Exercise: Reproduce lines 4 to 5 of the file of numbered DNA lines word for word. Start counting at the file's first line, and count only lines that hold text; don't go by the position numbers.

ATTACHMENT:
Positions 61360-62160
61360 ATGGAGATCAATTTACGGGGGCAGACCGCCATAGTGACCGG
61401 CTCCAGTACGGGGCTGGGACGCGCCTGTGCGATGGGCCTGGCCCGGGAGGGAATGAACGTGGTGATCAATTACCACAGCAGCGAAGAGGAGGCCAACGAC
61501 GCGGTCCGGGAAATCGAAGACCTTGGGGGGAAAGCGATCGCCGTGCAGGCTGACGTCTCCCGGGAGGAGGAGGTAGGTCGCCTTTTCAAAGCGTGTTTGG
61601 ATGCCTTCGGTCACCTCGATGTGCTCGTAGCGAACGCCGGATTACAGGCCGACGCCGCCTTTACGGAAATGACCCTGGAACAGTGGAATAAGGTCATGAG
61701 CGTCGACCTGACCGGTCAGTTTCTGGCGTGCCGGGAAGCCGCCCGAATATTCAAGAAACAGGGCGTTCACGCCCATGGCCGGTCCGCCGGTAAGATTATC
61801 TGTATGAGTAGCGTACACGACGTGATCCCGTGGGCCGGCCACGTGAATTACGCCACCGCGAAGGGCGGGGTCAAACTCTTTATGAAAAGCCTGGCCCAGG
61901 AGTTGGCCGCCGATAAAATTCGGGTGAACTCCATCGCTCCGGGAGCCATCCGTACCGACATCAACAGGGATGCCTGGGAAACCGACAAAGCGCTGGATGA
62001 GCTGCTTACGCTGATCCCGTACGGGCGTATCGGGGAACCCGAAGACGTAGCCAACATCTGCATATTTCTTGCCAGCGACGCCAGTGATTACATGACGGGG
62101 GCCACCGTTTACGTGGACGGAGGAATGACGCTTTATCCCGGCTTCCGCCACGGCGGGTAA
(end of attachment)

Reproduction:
61501 GCGGTCCGGGAAATCGAAGACCTTGGGGGGAAAGCGATCGCCGTGCAGGCTGACGTCTCCCGGGAGGAGGAGGTAGGTCGCCTTTTCAAAGCGTGTTTGG
61601 ATGCCTTCGGTCACCTCGATGTGCTCGTAGCGAACGCCGGATTACAGGCCGACGCCGCCTTTACGGAAATGACCCTGGAACAGTGGAATAAGGTCATGAG